November 2004

We’re just back from a quick trip down to get our place ready for the rental season.

On many of our trips, we find that our eating pattern follows a theme. One trip turned into the search for the best fajitas on the island. On another, it was the quest for the perfect flan. This trip might be described as “eating local.” Because we were so busy working, we didn’t really make it to all of our favorite restaurants this time but we did manage to eat very well and for the most part, very inexpensively.

We enjoyed dinner on more than one evening at Serra’s, our favorite taqueria on Ave 30. With Tacos Al Pastor at $4.50 pesos, two of us could eat very well for US$6-$7.

After driving by it for years and always seeing a good local crowd, we finally had dinner one night at Otatah’s on Ave. 15. In addition to the usual selections, we loved the pasòle: pork (or it could have been dark chicken meat) soup with hominy and vegetables.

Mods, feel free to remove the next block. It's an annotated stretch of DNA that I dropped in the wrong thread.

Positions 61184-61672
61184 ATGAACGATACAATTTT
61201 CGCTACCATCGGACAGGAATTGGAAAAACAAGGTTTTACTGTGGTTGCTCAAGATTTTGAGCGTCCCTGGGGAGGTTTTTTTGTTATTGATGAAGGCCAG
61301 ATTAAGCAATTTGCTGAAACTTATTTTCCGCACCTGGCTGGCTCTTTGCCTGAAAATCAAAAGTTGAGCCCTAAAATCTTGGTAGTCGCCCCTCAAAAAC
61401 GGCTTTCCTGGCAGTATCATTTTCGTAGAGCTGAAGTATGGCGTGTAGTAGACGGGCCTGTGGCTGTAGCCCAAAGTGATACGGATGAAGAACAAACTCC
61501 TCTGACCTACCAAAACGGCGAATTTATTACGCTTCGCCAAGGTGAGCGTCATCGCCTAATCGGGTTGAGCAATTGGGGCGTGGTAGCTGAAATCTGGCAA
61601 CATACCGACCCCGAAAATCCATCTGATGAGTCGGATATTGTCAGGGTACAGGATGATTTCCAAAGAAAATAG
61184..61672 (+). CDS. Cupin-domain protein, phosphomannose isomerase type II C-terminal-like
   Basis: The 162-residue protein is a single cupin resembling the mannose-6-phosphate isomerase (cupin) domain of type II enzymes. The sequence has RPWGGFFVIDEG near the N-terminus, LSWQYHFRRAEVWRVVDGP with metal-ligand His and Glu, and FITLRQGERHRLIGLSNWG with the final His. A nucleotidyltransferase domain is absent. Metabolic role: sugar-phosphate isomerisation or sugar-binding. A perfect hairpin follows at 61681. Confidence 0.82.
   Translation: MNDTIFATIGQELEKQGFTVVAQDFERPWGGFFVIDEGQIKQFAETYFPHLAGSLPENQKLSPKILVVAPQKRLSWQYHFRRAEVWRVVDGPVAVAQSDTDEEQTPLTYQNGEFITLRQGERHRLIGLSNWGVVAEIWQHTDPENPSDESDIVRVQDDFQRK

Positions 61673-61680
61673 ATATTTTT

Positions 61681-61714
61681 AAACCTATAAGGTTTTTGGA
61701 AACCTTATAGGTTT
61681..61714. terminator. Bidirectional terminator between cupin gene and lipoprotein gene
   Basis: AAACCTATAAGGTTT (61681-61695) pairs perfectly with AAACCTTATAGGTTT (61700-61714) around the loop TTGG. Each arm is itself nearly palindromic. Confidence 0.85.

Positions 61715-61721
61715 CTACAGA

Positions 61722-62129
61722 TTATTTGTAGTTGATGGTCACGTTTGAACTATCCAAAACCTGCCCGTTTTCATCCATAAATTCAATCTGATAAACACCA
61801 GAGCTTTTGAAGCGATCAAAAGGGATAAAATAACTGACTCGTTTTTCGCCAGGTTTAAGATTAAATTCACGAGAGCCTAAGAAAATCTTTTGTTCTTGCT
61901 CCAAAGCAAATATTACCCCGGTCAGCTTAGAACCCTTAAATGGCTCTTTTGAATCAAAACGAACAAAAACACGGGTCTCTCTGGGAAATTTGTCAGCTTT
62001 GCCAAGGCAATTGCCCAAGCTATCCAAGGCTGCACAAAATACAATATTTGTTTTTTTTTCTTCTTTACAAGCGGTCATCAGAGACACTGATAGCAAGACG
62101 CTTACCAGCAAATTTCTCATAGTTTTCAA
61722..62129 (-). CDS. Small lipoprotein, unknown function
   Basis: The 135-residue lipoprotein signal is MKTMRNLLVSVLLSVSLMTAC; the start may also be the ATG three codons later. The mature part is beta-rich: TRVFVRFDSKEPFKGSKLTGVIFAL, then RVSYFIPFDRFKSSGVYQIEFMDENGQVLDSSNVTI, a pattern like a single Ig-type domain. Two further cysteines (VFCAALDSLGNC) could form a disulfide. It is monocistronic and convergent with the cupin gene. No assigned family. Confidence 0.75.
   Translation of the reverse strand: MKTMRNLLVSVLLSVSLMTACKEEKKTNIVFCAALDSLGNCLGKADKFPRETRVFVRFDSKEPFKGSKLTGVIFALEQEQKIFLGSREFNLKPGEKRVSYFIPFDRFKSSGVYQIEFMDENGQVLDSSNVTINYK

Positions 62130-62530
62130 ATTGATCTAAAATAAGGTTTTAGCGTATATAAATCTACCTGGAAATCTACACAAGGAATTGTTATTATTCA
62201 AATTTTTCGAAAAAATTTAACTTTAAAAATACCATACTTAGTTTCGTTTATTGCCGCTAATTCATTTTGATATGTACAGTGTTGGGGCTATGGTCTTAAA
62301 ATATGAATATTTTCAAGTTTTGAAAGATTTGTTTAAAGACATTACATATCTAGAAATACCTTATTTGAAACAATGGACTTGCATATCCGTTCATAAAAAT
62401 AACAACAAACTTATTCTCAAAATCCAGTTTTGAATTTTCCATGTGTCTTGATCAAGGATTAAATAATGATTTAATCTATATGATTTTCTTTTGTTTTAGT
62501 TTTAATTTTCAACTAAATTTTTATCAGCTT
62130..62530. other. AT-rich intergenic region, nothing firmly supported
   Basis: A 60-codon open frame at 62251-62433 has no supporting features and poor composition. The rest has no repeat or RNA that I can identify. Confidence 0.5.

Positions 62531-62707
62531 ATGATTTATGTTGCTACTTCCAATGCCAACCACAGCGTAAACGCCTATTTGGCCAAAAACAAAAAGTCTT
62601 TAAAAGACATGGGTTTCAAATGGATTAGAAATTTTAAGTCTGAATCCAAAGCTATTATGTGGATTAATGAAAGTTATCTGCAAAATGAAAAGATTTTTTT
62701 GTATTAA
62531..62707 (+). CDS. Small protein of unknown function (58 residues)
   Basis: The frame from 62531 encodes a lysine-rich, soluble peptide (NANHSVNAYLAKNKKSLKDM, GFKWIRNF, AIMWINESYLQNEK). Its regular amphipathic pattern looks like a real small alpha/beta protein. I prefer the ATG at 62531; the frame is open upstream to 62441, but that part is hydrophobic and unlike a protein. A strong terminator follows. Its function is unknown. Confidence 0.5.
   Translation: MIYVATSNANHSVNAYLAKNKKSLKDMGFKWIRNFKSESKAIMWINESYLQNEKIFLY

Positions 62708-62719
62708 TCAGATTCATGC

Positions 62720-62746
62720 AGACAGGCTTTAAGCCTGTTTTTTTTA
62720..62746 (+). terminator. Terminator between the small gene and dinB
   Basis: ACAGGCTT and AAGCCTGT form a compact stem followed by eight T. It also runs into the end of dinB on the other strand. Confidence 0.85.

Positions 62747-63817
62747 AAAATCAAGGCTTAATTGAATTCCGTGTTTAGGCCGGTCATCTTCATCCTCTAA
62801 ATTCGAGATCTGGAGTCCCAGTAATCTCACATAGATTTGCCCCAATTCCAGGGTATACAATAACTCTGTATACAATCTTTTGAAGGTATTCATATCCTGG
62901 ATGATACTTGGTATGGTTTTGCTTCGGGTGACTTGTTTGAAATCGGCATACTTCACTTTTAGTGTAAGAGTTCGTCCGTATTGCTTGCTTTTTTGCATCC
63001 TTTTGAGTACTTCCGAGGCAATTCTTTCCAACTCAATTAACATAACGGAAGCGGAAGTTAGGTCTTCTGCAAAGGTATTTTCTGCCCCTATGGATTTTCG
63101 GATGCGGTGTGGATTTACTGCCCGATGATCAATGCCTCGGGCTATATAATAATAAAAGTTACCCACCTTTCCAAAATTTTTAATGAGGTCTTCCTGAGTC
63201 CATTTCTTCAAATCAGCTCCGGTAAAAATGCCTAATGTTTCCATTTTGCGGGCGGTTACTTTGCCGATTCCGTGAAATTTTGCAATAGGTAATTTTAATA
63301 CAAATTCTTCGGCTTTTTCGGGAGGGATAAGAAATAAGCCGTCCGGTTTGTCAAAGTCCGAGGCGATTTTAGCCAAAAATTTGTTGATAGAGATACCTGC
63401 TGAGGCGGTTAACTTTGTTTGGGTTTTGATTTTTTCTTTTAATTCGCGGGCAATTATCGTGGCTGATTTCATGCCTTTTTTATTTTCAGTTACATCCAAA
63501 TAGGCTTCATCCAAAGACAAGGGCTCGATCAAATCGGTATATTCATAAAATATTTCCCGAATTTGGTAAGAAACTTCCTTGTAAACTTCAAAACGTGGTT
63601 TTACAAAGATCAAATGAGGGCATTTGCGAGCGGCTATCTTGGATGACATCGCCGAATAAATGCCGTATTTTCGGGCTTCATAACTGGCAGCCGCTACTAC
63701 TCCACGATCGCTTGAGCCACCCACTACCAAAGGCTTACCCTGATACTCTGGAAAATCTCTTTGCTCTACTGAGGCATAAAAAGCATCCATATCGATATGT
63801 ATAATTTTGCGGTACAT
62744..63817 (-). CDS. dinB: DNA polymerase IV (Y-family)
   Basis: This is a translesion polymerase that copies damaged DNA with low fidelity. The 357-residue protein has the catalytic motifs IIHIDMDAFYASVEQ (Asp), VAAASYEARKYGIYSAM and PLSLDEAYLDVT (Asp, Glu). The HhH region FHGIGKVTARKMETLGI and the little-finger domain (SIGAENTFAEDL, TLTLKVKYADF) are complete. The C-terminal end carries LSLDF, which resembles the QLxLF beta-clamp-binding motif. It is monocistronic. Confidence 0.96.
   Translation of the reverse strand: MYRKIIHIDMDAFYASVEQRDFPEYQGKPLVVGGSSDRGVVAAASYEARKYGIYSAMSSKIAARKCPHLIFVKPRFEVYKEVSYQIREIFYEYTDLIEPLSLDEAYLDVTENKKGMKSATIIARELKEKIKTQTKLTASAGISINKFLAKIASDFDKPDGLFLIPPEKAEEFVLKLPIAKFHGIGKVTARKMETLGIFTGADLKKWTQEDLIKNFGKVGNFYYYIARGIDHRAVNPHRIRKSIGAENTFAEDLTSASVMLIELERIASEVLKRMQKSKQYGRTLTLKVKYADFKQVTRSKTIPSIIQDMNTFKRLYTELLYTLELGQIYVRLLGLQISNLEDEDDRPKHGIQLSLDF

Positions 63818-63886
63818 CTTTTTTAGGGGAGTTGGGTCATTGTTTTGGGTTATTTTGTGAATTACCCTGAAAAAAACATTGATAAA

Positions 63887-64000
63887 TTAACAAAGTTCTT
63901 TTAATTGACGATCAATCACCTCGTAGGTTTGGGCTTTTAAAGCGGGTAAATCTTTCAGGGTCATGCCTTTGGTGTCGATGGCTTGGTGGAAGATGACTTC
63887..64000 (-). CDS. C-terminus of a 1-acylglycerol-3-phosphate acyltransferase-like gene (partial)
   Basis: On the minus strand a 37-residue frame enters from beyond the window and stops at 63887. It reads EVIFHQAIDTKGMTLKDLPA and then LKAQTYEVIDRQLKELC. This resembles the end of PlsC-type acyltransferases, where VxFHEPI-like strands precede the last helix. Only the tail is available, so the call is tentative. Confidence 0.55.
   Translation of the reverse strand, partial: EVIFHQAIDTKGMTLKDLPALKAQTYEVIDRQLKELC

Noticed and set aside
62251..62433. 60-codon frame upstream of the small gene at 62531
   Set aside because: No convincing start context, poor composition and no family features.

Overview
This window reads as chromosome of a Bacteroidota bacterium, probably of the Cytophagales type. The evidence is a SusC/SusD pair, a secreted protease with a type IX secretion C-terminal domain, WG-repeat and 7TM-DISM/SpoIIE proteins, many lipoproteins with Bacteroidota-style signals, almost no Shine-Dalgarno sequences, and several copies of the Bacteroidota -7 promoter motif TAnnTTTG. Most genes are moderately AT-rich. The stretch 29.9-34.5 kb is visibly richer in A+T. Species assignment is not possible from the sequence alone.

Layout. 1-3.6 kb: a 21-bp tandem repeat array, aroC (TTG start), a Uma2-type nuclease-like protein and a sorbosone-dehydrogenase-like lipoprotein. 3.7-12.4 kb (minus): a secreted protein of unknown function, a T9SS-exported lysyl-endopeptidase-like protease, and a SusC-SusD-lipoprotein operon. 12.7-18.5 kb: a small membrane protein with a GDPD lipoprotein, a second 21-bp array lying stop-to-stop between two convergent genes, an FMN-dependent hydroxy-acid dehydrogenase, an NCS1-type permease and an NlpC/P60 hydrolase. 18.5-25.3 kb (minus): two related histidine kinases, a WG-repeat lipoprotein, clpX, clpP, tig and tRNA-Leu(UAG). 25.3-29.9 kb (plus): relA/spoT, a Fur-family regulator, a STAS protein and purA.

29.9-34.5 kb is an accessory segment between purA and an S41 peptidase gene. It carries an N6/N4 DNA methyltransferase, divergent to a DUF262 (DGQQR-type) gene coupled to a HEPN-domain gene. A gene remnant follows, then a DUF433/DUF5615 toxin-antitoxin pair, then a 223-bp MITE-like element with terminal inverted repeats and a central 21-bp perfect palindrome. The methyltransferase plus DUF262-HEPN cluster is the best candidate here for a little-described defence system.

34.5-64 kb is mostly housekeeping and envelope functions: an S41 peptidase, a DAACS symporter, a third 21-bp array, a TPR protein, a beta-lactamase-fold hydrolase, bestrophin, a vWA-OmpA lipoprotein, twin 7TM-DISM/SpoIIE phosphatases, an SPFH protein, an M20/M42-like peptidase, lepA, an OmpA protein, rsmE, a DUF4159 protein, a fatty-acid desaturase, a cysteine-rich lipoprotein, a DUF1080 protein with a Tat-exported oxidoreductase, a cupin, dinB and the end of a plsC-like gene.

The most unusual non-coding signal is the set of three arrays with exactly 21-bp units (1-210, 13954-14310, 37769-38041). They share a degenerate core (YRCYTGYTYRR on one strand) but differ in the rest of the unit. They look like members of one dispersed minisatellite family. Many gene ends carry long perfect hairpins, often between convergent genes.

We had a great seafood lunch at Santa Carlos back on Ave. 50-B. A starter of mixed conch and octopus ceviché followed by a whole fried snapper with several beers ran us about $160 pesos for two. Since our last trip there, they’ve expanded and improved the seating area for dining out back.

A new discovery that we liked so much that we ate there twice was El Candela at the corner of Calle 6 and Ave. 5. This place does a big take away business but also has a few tables that usually fill with locals by about 2:00-2:30pm. For a set price of about $50 pesos, you get a choice of soup, a choice from 3 entrées, either rice or spaghetti, a choice of steamed vegetables or new potatoes and unlimited refills on jamaica, an herbal tea-like cold beverage made from hibiscus flowers. The selection of entrées changes daily but usually includes a chicken cutlet stuffed with ham and cheese, the same pork in tomato sauce recipe that we’ve always loved at La Chosa plus one or two others. We only ate lunch there so I’m not 100% sure they are open for dinner.